Thursday, 11 March 2021
Brussels’ “unusable” public toilets have come under renewed scrutiny in the midst of the coronavirus crisis after a video emerged of three young men who opted to clean a cubicle for a school project.
“It was disgusting, the toilet was just unusable. Although the toilets are reportedly being cleaned by the city, the walls were black with the smoke of people who had been smoking inside, some days there was excrement lying on the floor,” said Gianni Slootmaekers, one of three students of the RITCS School of Art who set about cleaning the public toilet on Brussels’ Anneessens Square, which locals said were dirty all the time.
Before cleaning the toilet, Slootmaekers, alongside fellow RITCS’ students Lukas Gevaert, and Aäron Roggeman visited the other ones in Brussels and discovered that this was a “massive problem affecting every public toilet in the city.”
“The fact that they are so unusable is even more of a problem during this crisis because all bars and restaurants are closed,” Roggeman explained, adding that, normally, people who are out and about and need the toilet “would be able to go to a café or restaurant, and use the toilet there.”
“But now these aren’t open, and these public toilets have started to play an even more important role,” Roggeman added.
“It was already a very clear problem before last year, and we have been working on this project for more than one year, but this pandemic has confirmed that we were right in saying that this is a problem,” Brussels Alderman for Cleanliness, Zoubida Jellab explained to The Brussels Times.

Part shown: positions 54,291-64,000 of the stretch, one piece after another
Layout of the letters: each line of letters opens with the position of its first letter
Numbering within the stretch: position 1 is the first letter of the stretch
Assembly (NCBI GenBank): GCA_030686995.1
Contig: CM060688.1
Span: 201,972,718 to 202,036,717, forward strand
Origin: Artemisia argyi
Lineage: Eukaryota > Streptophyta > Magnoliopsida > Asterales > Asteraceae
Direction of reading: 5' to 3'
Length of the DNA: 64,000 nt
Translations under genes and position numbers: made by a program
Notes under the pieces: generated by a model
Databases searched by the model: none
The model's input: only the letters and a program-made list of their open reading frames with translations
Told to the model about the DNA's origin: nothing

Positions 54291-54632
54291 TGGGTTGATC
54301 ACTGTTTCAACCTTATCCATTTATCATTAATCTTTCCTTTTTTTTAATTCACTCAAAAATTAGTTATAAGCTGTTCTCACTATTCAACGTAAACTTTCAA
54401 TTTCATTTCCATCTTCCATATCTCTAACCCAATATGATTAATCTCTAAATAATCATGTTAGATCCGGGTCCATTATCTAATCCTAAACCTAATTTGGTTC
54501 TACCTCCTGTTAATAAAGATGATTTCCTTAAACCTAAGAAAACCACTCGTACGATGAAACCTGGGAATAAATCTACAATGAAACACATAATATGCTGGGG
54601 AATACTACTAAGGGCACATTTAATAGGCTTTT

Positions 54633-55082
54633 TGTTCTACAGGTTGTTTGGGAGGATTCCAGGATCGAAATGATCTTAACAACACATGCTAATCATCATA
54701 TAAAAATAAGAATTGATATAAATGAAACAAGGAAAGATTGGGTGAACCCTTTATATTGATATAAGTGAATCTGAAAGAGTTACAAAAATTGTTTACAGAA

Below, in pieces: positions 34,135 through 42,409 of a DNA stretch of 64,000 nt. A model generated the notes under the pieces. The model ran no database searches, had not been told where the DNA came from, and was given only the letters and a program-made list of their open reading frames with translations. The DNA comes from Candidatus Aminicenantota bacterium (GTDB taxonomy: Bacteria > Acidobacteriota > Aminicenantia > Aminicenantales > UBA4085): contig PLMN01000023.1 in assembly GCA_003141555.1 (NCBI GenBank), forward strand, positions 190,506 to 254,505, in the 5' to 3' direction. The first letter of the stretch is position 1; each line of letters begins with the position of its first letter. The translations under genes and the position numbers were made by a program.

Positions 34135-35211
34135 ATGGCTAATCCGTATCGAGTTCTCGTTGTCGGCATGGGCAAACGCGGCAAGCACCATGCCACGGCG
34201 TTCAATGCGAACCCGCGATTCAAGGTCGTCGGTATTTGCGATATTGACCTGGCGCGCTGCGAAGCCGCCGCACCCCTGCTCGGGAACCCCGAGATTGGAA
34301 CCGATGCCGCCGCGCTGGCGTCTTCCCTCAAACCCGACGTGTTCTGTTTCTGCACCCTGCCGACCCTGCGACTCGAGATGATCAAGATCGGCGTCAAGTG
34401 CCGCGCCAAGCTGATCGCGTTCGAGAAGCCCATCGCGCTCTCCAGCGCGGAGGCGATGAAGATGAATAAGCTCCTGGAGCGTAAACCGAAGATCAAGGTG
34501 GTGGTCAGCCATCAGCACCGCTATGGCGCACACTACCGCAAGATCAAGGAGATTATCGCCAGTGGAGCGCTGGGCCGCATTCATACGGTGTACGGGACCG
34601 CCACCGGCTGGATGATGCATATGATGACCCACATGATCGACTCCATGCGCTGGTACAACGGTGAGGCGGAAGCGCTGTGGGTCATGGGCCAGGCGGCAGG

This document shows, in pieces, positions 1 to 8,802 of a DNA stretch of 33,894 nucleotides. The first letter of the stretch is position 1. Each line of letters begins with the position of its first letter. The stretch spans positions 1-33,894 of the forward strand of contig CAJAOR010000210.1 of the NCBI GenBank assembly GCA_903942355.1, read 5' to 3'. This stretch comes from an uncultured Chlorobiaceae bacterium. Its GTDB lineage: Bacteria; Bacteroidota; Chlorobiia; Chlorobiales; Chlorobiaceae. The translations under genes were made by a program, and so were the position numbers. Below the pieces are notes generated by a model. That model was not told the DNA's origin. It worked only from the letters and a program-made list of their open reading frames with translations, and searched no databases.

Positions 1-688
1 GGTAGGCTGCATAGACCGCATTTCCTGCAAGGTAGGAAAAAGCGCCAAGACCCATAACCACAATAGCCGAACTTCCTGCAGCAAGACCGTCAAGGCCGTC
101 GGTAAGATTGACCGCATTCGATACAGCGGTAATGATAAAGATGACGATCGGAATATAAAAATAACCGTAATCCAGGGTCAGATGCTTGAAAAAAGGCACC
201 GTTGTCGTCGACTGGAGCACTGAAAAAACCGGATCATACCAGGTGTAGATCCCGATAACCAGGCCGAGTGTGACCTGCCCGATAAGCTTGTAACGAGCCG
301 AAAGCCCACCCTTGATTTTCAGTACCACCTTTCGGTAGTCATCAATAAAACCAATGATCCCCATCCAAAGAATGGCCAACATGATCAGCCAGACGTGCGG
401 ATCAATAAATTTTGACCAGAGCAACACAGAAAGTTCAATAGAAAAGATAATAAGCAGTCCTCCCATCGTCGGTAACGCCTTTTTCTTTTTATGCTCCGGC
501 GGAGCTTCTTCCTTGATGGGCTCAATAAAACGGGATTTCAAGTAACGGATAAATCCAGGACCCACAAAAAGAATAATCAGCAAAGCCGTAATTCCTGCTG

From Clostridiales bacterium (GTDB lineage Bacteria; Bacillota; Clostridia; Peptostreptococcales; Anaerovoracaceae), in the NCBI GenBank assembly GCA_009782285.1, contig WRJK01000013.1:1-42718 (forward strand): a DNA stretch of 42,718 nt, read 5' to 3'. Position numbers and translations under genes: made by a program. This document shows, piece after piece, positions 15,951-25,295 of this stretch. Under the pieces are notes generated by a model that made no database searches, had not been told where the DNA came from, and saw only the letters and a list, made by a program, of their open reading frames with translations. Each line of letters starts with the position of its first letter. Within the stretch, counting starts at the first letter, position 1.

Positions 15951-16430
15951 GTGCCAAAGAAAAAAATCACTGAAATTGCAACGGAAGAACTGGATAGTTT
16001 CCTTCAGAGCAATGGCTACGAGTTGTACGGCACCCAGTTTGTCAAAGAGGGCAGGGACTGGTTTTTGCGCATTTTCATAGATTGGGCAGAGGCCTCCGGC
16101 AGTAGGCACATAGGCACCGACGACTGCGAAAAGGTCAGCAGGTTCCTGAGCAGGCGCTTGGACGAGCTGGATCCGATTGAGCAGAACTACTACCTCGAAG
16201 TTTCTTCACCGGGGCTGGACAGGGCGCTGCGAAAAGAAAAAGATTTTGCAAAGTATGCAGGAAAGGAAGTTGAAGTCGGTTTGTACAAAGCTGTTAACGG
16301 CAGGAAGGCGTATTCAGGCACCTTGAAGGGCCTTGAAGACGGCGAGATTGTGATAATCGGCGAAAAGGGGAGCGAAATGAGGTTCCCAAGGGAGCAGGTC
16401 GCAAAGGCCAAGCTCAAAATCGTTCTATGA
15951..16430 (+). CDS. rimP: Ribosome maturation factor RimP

“The toilets are currently being cleaned twice a day, seven days a week, but we recognise that this is sometimes not enough, and the fact is that if they are dirty, people won’t use them,” she said.
Jellab, however, also acknowledges that a lack of cleanliness isn’t the only problem that needs addressing as long as many public bathrooms remain near unusable for women. This point was brought up by the students as well, who commented that “although the toilets are in general user-unfriendly, they are particularly uncomfortable for women.”
“In these public toilets, there isn’t even an actual toilet seat to sit on most of the time,” Slootmaekers said, adding that they added a toilet seat as part of their cleaning effort.
“We know that the public space remains unequal for men and women, and this cannot continue,” Jellab said, adding that, in the long term, the city is aiming to replace all urinals with cubicles in order to guarantee more comfort for women in public spaces.
As it stands Brussels has 29 urinals and 14 toilets across the city, mostly located in the city centre and to the North of Brussels. This number is set to increase in the next two years with the announcement of the installation of eight new toilets across the city, in response to this increased demand for toilets in public spaces.
The city has also been working on a project with the catering industry, shopkeepers, and cultural and public spaces, asking them to open up their toilets to the general public, which could provide an additional 50 toilets.
Jellab said that adding new toilets alone wouldn’t be enough, as a big element of keeping them clean and usable relies on respect: “We are making the new toilets more aesthetically pleasing in the hopes that people will respect them, and that they won’t damage them in the same way as the current restrooms,” she said.
“This is definitely a big step forward to improve the general hygiene of the city, as adding more public toilets means fewer people will just do their business in public spaces, and they will be less inclined to pay to use the toilets in bars when they open again,” said Slootmaekers.
“However, the city also needs to work on a system where the whole space of the toilet, not just the seat, are thoroughly cleaned on a regular basis. Cleaning the area surrounding the seat and the walls and the floors is also a vital part of guaranteeing hygiene, and that should not be forgotten,” he added.
The Brussels Times